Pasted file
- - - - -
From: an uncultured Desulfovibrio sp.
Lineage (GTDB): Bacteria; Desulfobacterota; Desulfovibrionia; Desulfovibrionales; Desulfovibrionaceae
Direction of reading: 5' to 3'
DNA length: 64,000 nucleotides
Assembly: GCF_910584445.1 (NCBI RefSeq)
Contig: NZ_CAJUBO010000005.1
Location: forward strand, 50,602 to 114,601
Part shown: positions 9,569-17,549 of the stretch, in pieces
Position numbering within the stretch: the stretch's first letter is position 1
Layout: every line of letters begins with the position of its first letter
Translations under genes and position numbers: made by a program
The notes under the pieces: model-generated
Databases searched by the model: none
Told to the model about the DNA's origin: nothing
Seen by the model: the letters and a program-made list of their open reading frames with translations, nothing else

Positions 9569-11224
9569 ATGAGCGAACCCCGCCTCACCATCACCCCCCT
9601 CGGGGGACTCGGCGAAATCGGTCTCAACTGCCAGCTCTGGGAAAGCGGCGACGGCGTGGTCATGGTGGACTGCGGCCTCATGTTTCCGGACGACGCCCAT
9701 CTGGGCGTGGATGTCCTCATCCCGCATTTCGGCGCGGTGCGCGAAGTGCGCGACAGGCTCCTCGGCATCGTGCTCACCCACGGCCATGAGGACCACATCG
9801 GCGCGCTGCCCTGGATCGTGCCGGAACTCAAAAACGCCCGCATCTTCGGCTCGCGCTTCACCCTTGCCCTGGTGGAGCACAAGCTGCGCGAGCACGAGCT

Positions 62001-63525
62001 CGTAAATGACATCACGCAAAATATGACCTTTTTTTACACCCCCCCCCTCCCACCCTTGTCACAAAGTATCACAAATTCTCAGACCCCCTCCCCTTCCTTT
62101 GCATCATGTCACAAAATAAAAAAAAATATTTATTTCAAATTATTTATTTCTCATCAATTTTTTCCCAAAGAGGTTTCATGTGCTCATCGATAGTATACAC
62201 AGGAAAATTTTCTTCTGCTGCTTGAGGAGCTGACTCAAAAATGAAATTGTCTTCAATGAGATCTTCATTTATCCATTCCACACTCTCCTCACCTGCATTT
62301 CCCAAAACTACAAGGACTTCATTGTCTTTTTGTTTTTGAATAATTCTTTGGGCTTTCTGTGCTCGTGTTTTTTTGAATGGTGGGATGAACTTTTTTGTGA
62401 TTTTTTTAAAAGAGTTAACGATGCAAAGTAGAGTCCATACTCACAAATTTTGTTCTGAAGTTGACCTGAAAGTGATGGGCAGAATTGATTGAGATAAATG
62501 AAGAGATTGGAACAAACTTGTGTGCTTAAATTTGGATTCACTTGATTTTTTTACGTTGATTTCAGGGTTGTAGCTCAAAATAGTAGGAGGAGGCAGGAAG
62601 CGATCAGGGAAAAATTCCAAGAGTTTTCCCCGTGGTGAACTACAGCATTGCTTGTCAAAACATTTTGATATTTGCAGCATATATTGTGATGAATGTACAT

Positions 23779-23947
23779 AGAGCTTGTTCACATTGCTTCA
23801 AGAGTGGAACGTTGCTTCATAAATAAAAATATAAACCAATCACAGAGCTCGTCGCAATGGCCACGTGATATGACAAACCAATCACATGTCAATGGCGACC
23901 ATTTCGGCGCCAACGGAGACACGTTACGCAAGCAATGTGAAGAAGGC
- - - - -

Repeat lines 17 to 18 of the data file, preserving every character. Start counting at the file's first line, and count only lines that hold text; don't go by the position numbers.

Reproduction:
9569 ATGAGCGAACCCCGCCTCACCATCACCCCCCT
9601 CGGGGGACTCGGCGAAATCGGTCTCAACTGCCAGCTCTGGGAAAGCGGCGACGGCGTGGTCATGGTGGACTGCGGCCTCATGTTTCCGGACGACGCCCAT